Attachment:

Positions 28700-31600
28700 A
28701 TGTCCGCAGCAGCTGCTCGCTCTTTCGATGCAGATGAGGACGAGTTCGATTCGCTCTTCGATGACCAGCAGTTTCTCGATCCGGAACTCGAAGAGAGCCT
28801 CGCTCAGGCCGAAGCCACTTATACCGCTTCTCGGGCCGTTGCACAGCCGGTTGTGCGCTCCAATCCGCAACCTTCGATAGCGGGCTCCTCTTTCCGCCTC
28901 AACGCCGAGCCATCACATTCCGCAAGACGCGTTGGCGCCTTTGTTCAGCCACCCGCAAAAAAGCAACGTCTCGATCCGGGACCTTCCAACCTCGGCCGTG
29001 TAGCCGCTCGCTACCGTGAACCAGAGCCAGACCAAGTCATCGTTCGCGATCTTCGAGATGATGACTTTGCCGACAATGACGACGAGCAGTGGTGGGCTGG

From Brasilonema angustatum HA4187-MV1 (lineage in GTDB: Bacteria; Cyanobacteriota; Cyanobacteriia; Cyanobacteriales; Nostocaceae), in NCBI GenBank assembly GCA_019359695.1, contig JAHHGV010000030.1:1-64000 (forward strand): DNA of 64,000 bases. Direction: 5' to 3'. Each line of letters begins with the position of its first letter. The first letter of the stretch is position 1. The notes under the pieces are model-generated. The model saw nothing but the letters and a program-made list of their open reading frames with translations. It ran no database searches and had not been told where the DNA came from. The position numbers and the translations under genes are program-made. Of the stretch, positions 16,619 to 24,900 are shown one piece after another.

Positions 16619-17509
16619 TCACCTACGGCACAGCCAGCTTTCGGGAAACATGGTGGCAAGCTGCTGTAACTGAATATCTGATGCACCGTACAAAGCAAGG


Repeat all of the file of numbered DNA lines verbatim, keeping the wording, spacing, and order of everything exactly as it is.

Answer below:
Positions 28700-31600
28700 A
28701 TGTCCGCAGCAGCTGCTCGCTCTTTCGATGCAGATGAGGACGAGTTCGATTCGCTCTTCGATGACCAGCAGTTTCTCGATCCGGAACTCGAAGAGAGCCT
28801 CGCTCAGGCCGAAGCCACTTATACCGCTTCTCGGGCCGTTGCACAGCCGGTTGTGCGCTCCAATCCGCAACCTTCGATAGCGGGCTCCTCTTTCCGCCTC
28901 AACGCCGAGCCATCACATTCCGCAAGACGCGTTGGCGCCTTTGTTCAGCCACCCGCAAAAAAGCAACGTCTCGATCCGGGACCTTCCAACCTCGGCCGTG
29001 TAGCCGCTCGCTACCGTGAACCAGAGCCAGACCAAGTCATCGTTCGCGATCTTCGAGATGATGACTTTGCCGACAATGACGACGAGCAGTGGTGGGCTGG

From Brasilonema angustatum HA4187-MV1 (lineage in GTDB: Bacteria; Cyanobacteriota; Cyanobacteriia; Cyanobacteriales; Nostocaceae), in NCBI GenBank assembly GCA_019359695.1, contig JAHHGV010000030.1:1-64000 (forward strand): DNA of 64,000 bases. Direction: 5' to 3'. Each line of letters begins with the position of its first letter. The first letter of the stretch is position 1. The notes under the pieces are model-generated. The model saw nothing but the letters and a program-made list of their open reading frames with translations. It ran no database searches and had not been told where the DNA came from. The position numbers and the translations under genes are program-made. Of the stretch, positions 16,619 to 24,900 are shown one piece after another.

Positions 16619-17509
16619 TCACCTACGGCACAGCCAGCTTTCGGGAAACATGGTGGCAAGCTGCTGTAACTGAATATCTGATGCACCGTACAAAGCAAGG